Front Page Titles (by Subject) The Transformation of English Common Law - Literature of Liberty, Spring 1982, vol. 5, No. 1
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The Transformation of English Common Law - Leonard P. Liggio, Literature of Liberty, Spring 1982, vol. 5, No. 1 
Literature of Liberty: A Review of Contemporary Liberal Thought was published first by the Cato Institute (1978-1979) and later by the Institute for Humane Studies (1980-1982) under the editorial direction of Leonard P. Liggio.
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The Transformation of English Common Law
“The Aristotelian Basis of English Law, 1450–1800.” New York University Law Review 56(April 1981): 18–59.
Pre-modern legal thought (1450–1800) exhibited an Aristotelian epistemology which led lawyers to see law as fundamentally “a mosaic of rules” rather than a set of basic axiomatic principles. This pre-modern period may be suggestively divided into two periods: an earlier classical period (1450–1650) which emphasized wisdom as the source of the law's validity, and a later “decadent” period (1650–1800) that emphasized certainty as the source of law's validity. The shifting from one source of validity to the other reveals the influence of the scientific revolution on legal methodology; it likewise clarifies the significant way in which the decline of Aristotelian epistemology transformed pre-modern legal thought and led to modern (19th-century) legal thought.
In Aristotelian epistemology, practical knowledge (including legal knowledge) differs from theoretical knowledge (e.g., mathematics), in that it is comprised of probable truths, depends more on experience, and proceeds not by apodictic deduction or systematic construction but by reasoning through analogy and insight into the basis for “informed opinion.” Classical pre-modern lawyers (German, Fortescue, Coke) followed Aristotelian thinking here by emphasizing the role of “intuitive reason” in arriving at (probable) first principles and applying these principles to actual controversies on the basis of a long tradition of precedents, rather than on the basis of any systematic deductive structure.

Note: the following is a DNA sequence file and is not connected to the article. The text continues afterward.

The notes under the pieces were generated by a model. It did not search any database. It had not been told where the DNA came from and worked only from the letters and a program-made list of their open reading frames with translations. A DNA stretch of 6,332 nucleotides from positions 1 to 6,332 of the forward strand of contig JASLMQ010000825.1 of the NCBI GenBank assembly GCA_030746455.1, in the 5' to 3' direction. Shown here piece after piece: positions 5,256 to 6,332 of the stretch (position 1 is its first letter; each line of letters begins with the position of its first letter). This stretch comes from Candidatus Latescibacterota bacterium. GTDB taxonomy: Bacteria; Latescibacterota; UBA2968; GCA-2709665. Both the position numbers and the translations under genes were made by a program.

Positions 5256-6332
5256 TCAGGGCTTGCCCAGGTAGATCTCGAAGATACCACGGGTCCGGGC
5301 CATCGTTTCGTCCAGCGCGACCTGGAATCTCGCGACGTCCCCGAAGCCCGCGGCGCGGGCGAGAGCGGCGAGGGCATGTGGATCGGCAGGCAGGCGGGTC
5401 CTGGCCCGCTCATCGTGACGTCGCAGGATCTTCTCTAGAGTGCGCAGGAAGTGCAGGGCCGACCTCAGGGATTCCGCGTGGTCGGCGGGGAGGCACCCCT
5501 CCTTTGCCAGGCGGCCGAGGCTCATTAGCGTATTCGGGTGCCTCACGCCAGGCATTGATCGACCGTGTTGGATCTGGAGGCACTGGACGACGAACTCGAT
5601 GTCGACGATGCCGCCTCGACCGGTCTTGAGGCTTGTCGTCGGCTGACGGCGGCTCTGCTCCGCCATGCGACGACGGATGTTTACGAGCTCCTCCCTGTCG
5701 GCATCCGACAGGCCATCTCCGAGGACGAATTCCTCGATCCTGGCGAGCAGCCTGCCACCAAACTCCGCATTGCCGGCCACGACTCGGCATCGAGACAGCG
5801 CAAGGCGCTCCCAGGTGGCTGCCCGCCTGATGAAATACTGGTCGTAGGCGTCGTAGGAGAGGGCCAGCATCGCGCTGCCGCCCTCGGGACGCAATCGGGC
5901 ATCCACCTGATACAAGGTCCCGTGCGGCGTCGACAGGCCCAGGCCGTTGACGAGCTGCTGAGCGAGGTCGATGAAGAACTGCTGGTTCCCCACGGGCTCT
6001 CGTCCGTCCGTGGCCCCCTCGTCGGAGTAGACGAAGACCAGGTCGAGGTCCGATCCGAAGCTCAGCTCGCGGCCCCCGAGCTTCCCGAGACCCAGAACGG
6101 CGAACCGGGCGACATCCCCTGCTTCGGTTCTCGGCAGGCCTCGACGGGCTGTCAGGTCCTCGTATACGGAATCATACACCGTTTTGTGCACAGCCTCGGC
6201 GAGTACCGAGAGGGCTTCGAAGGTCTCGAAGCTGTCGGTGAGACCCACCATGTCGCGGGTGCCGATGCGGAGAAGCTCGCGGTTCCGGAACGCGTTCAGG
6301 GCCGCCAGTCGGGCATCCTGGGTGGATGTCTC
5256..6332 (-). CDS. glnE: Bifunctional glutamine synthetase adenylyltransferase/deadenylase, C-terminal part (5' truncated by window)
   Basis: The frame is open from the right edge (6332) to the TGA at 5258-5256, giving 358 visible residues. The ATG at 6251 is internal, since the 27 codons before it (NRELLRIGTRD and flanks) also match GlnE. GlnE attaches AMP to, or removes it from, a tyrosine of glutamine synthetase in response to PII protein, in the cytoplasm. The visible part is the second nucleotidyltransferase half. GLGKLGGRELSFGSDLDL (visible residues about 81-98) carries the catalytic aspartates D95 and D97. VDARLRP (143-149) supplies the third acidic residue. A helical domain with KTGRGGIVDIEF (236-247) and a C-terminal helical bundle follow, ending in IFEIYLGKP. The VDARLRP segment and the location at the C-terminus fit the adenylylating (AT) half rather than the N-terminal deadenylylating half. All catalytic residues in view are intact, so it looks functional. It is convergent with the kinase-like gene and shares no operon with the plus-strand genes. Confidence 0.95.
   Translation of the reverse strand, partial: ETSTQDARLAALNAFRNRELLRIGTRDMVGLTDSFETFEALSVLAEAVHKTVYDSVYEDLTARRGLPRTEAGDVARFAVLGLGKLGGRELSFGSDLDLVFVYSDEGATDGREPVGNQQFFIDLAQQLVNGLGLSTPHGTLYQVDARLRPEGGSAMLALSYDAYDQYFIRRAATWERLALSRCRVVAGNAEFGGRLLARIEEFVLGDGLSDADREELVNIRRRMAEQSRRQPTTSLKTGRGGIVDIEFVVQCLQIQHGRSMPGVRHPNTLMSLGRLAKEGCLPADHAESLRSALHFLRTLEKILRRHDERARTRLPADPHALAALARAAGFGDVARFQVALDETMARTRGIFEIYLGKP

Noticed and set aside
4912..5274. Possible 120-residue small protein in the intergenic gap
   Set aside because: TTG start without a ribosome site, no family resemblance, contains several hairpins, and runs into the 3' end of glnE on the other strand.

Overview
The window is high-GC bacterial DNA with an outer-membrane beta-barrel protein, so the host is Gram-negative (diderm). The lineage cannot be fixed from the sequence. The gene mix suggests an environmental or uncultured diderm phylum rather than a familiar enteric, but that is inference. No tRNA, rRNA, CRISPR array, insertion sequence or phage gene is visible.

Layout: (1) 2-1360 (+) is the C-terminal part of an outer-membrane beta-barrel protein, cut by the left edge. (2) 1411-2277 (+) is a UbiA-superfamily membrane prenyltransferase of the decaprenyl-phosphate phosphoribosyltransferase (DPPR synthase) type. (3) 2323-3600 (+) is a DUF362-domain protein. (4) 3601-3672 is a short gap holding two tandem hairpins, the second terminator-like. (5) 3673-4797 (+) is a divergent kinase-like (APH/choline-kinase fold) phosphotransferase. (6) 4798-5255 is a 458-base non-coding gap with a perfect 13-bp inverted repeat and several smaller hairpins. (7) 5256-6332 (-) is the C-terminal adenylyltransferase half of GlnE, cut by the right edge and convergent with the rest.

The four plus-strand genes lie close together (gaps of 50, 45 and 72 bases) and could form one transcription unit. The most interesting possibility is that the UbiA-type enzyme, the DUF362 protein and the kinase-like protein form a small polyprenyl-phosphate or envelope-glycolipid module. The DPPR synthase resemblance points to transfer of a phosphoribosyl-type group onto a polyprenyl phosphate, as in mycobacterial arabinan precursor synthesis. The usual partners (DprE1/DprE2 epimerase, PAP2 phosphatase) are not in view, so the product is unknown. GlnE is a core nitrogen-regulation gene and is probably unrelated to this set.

The 17th-century scientific methods, however, were soon applied to the “moral sciences”—with a geometrical, deductive model taken as the paradigm for law. For Hobbes, the notion that law could be probable and unsystematic gave too much leeway for civil strife. Locke adopted Hobbes' reasoning here and applied an equally axiomatic model—only to reach different more liberal political conclusions. In response to this development, defenders of the common law (such as Matthew Hale, Chief Justice of England) countered that the rules of the common law are so numerous and concrete that, once learned, their application is straightforward. By contrast, the geometric method was considered too novel to be applied straightforwardly in law. However, by stressing the certainty of the common law (rather than its wisdom) these latter-day defenders of the common law had conceded that accumulated experience is a source of the law's validity only because it allows us to transcend “mere” probability. This concession gave a new sense to the notion of “reason” that the law should embody, and it allowed modern legal thinkers to reject probabilistic reasoning and precedent as the essential components of the “reason” that all common law should express.